Eliminate the Bounce and Increase the Catch

Recently I was working with a university who were proud of meeting a marketing objective: to attract 100,000 visitors a month.  However what they were not aware of was that 97.25% of traffic was bouncing, in other words the quantity was there but the quality as well below par.


Formulas can be used to work out website conversions for example:  

bounce 2



We are driven by quantity as a measure of website success yet the true measure of success is in the quality. If we take the example formula above and remove the number of bounces to the site(97%):

 

bounce rate

The question is how do we prevent the bounce traffic which often has a cost, but has no value?  The answer is in the analytics they can provide a very clear picture of what is and isn't working on your site.  We need be able to understand which sources of traffic are bouncing, which pages visitors are bouncing on etc..

Often campaigns are driven to the home page.  We see large bounce rates on the home page as they rarely provide specific information. An example is an LLM search on an institution website, students landing on the home page had a bounce rate of 97%, students landing on the specific LLM page had a bounce rate of 44% and were being retained for over 4 minutes.

We know that semantics are part of the students search behaviour,  because of this website copy incorporates answers to semantics. What is also essential is when we are focusing on a specific market are we landing them on the most significant page?

The message is simple make sure you provide students directly with the information they require and you will have an engaged student with a much higher probability of enrolling.




Joanna Turner

This email address is being protected from spambots. You need JavaScript enabled to view it.

www.hecoms.co.uk












                                              



                

                          




















































The issue seems to be that we are driven by quantity as a measure of website success yet the true measure of success is in the quality. If we take the example formula above and remove the number of bounces to the site(97%):




     





























































The question is how do we prevent the bounce traffic which often has a cost, but has no value?  The answer is in the analytics they can provide a very clear picture of what is and isn't working in your campaigns.  We need be able to understand which sources of traffic are bouncing, which pages visitors are bouncing on etc..




Often campaigns are driven to the home page.  We see large bounce rates on the home page as they rarely provide specific information. An example is an LLM search on an institution website, students landing on the home page had a bounce rate of 97%, students landing on the specific LLM page had a bounce rate of 44% and were being retained for over 4 minutes.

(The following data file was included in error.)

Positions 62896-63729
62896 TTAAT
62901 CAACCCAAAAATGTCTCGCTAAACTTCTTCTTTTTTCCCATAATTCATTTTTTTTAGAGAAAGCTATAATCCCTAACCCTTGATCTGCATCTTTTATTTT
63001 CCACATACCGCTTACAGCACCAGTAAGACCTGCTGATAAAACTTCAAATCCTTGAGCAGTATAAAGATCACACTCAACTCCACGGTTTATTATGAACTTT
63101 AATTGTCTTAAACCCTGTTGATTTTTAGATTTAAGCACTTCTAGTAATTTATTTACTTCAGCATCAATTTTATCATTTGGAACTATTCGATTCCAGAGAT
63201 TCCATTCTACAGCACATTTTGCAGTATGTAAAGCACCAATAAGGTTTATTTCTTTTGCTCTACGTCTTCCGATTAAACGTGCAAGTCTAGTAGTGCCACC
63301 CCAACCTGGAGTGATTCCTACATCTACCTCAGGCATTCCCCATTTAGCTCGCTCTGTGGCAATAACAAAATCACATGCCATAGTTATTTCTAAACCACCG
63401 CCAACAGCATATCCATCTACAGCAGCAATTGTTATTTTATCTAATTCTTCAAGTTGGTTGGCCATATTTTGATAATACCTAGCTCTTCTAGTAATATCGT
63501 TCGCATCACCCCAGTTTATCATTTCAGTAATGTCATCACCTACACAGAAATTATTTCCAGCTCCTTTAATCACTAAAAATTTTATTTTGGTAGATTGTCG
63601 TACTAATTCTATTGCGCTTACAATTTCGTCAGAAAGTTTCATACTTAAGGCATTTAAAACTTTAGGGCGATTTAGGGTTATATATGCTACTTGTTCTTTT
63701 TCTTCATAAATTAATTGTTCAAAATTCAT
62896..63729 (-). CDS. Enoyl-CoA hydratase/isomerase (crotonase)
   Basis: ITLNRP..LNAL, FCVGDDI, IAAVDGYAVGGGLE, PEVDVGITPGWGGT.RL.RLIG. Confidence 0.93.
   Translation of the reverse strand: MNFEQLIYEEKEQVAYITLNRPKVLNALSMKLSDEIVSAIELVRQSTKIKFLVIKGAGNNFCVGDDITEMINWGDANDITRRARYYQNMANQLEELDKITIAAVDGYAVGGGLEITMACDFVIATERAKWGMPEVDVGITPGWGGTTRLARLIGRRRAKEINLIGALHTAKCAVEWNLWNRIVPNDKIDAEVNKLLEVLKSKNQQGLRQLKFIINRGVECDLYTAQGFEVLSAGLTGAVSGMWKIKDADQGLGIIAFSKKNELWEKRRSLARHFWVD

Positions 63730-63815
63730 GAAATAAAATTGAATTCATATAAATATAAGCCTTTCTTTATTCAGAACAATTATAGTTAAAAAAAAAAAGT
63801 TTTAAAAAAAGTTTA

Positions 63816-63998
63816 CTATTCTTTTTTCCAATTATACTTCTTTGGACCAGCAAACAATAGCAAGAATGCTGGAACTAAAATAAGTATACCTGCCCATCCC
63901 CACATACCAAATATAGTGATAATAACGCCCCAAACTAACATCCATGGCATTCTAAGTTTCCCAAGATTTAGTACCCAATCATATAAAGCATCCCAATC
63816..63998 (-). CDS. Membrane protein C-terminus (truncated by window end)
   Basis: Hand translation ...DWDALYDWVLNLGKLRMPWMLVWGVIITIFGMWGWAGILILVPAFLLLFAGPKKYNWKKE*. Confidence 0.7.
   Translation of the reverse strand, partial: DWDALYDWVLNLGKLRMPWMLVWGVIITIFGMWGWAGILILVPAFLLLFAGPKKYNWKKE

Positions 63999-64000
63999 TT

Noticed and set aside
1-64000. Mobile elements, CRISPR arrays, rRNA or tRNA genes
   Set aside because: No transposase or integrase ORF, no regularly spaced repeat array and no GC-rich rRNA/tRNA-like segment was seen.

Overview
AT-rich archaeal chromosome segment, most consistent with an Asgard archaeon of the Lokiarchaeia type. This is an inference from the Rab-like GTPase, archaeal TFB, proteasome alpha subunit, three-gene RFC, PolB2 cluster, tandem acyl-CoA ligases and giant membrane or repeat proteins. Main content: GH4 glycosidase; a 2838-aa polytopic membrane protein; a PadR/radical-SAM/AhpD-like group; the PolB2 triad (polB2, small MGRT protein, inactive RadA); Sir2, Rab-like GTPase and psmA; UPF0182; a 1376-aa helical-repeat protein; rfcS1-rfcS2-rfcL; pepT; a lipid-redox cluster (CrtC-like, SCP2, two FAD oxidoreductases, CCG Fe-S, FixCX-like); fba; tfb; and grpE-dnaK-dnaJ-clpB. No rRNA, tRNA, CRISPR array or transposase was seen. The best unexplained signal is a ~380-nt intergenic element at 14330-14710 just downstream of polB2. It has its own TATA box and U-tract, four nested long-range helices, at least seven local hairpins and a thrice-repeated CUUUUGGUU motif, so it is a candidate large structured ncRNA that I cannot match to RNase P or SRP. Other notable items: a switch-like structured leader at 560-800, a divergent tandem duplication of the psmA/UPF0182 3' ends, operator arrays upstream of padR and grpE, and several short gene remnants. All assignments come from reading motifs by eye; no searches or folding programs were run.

We know that semantics are part of the students search behaviour,  because of this we website copy incorporates answers to semantics. What is also essential is when we are focusing on a specific market are we landing them on the most significant page?




The message is simple make sure you provide students directly with the information they require and you will have an engaged student with a much higher probability of enrolling.




Joanna Turner

This email address is being protected from spambots. You need JavaScript enabled to view it.

www.hecoms.co.uk












                                              



The issue seems to be that we are driven by quantity as a measure of website success yet the true measure of success is in the quality. If we take the example formula above and remove the number of bounces to the site(97%):

The question is how do we prevent the bounce traffic which often has a cost, but has no value?  The answer is in the analytics they can provide a very clear picture of what is and isn't working in your campaigns.  We need be able to understand which sources of traffic are bouncing, which pages visitors are bouncing on etc..

Often campaigns are driven to the home page.  We see large bounce rates on the home page as they rarely provide specific information. An example is an LLM search on an institution website, students landing on the home page had a bounce rate of 97%, students landing on the specific LLM page had a bounce rate of 44% and were being retained for over 4 minutes.

We know that semantics are part of the students search behaviour,  because of this we website copy incorporates answers to semantics. What is also essential is when we are focusing on a specific market are we landing them on the most significant page?


The message is simple make sure you provide students directly with the information they require and you will have an engaged student with a much higher probability of enrolling.




Joanna Turner

This email address is being protected from spambots. You need JavaScript enabled to view it.

www.hecoms.co.uk